Radial scar is characterized by stellate configuration of a fibroelastic core with entrapped ducts and lobules, and is also referred to as complex sclerosing lesion (CSL) [1]. Radial scar/CSL is diagnosed at image-guided biopsy with an incidence ranging from 0.6 to 3.7% [2, 3]. Despite being uncommon, radial scars remain important in patient management because their radiologic appearance overlaps that of invasive carcinoma and their diagnosis is challenging for radiologists [4], with the potential to be misinterpreted by pathologists as low grade invasive ductal or tubular carcinoma [5]. Radial scars can be indistinguishable from invasive carcinoma on radiologic appearance alone, often presenting as a spiculated mass or architectural distortion [6, 7]. Once diagnosis has been made with core biopsy, management is controversial because of the intrinsic malignant potential of radial scars and their coexistence with breast cancer and other high risk lesions. Radial scar is one of the proliferative categories that can coexist alongside other proliferative high risk lesions, including atypia, with each contributing to the overall upgrade rate to malignancy at excision [8,9,10]. As both radiology and pathology are imperfect for predicting associated malignancy, the prudence of surgical excision versus conservative management remains debatable.

Radial scar/CSL is associated with atypical proliferative lesions and has been suggested as early stage development of invasive carcinoma. The radiologically detected radial scar associated malignancy rate ranged from 10.0 to 41.0% on excision [11]. However, recent studies with carefully performed correlations between radiological and pathology findings suggest that upgrade to carcinoma on core biopsy occurs in less than 2.0% [12,13,14,15]. Furthermore, most of the lesions upgraded from radial scar are ductal carcinoma in situ (DCIS) or low grade ductal or tubular type [12, 13, 15]. The short-term follow-up of radial scars that were not excised has shown no upgrades [13, 15,16,17,18]. Thus, some insist that a subset of patients with radial scars may safely forego excision, especially in the absence of coexisting high risk lesions or other indications for excision [14, 18]. Miller et al. [15] reported an upgrade rate to invasive carcinoma of less than 1% at surgical excision of radial scar, with or without associated high risk lesions, and also revealed that the radiologic appearances of a mass or architectural distortion on mammography or ultrasound (US) are more likely to be upgraded than calcifications. Brenner et al. [16] conducted a study on one of the largest cohorts and reported an upgrade rate of 5% from a median 38 months of follow-up or by surgery, and suggested that excision of radial scar can be avoided when there is no high risk lesion on core biopsy, more than 12 biopsy specimens have been collected, and the histologic and mammographic findings are concordant. With regard to MRI of radial scar, MRI has a 97.6–100.0% negative predictive value for differentiating between benign and malignant radial scar lesions [19,20,21,22,23]. With the emergence of digital breast tomosynthesis, increased screening examinations, and advanced MRI, many biopsies are now performed on lesions in their earlier stages and with a smaller size, and an increasing number of mammographically occult radial scars have been detected by US, with 15.7% to 39.0% of radial scars without atypia being diagnosed [2, 24, 25]. The objective of this study was to evaluate patients with radial scar/CSL with or without high risk lesions according to management strategy such as surgical excision or follow-up of at least 5 years, comparing associated malignancy, and to identify clinical, radiologic (mammography, US, and MRI), and pathologic features predictive of upgrade.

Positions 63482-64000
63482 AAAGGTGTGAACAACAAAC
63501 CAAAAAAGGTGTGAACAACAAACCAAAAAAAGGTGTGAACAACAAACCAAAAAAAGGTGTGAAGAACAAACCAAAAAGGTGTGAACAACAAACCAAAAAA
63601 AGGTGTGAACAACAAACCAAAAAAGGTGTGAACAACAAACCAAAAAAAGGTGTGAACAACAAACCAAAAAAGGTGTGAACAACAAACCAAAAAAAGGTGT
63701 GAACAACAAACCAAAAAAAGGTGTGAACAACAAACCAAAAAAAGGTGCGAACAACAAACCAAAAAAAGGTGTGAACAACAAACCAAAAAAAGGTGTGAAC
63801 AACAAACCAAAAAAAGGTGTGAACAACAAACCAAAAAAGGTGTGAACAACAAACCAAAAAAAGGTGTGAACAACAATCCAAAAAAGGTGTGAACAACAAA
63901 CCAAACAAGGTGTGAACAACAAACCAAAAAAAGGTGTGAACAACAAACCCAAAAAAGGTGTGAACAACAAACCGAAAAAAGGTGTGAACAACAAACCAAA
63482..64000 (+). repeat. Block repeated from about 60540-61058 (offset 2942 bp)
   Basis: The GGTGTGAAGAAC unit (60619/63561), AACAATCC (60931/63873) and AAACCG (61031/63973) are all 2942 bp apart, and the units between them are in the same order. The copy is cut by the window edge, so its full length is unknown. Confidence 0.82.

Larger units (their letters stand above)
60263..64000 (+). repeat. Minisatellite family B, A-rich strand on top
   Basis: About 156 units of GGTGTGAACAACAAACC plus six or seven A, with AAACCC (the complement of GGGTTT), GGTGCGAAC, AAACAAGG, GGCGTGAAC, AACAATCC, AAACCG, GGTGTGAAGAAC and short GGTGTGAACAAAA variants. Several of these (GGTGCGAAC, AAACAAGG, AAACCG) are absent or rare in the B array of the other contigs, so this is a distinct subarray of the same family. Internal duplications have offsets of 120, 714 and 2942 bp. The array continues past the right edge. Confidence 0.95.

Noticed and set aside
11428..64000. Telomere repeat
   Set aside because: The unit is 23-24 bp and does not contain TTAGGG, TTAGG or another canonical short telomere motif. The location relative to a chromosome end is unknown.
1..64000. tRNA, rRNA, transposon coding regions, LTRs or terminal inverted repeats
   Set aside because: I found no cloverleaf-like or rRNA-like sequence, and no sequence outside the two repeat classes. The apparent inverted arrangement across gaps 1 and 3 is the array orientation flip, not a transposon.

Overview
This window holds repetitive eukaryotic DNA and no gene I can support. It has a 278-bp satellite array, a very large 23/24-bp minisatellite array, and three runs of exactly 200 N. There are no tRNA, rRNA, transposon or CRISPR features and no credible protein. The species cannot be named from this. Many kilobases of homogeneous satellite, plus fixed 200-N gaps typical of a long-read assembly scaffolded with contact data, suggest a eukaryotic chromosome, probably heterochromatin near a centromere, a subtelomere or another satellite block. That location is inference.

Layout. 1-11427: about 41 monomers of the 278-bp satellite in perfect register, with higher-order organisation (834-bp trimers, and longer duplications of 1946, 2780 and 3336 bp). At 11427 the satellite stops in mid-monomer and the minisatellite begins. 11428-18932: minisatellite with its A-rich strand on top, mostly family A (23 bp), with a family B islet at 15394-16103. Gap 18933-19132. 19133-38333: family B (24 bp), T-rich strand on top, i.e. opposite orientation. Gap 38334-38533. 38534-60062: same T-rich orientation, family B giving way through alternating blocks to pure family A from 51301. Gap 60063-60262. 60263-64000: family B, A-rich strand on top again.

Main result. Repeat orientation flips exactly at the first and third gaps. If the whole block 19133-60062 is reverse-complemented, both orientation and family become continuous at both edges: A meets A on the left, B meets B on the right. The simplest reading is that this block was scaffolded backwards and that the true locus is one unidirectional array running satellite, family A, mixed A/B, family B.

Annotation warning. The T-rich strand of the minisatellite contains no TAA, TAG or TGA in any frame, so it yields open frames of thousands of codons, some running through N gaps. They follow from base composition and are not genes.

Study population

Our institutional review board approved this retrospective study, and the requirement for informed consent was waived. The database of our institution was retrospectively reviewed for image-guided biopsy and breast surgery occurring between January 2006 to December 2012 to identify patients with a diagnosis of radial scar/CSL with or without high risk lesions (i.e., atypical epithelial hyperplasia, lobular neoplasia, papilloma, or atypical papilloma). Radial scar was defined as a lesion of 1.0 cm or smaller, while CSL was defined as a lesion larger than 1.0 cm. We excluded patients who were initially diagnosed with ipsilateral breast cancer or those who were followed-up for a period of less than 5 years without having undergone surgery. Finally, we enrolled 82 radial scars/CSLs in 80 women; 51 were diagnosed by US-guided core needle biopsy, one by mammography-guided stereotactic biopsy, and 38 by surgical excision.

At initial diagnosis, 53 of the lesions were considered to be without high risk lesions and 29 lesions were considered as being accompanied by high risk lesions. Of the 53 radial scars/CSLs without high risk lesions, 37 lesions (69.8%) were surgically excised and 16 lesions (30.2%) were not excised but underwent imaging follow-up of at least 5 years. Of the 29 radial scars/CSLs with high risk lesions (15 atypical epithelial hyperplasia, 7 atypically papilloma, 7 papilloma), 27 lesions (93.1%) were surgically excised and two lesions (6.9%) were not excised but underwent imaging follow-up.

We recorded whether lesions were detected during screening or diagnostic examination, and whether patients were asymptomatic or symptomatic.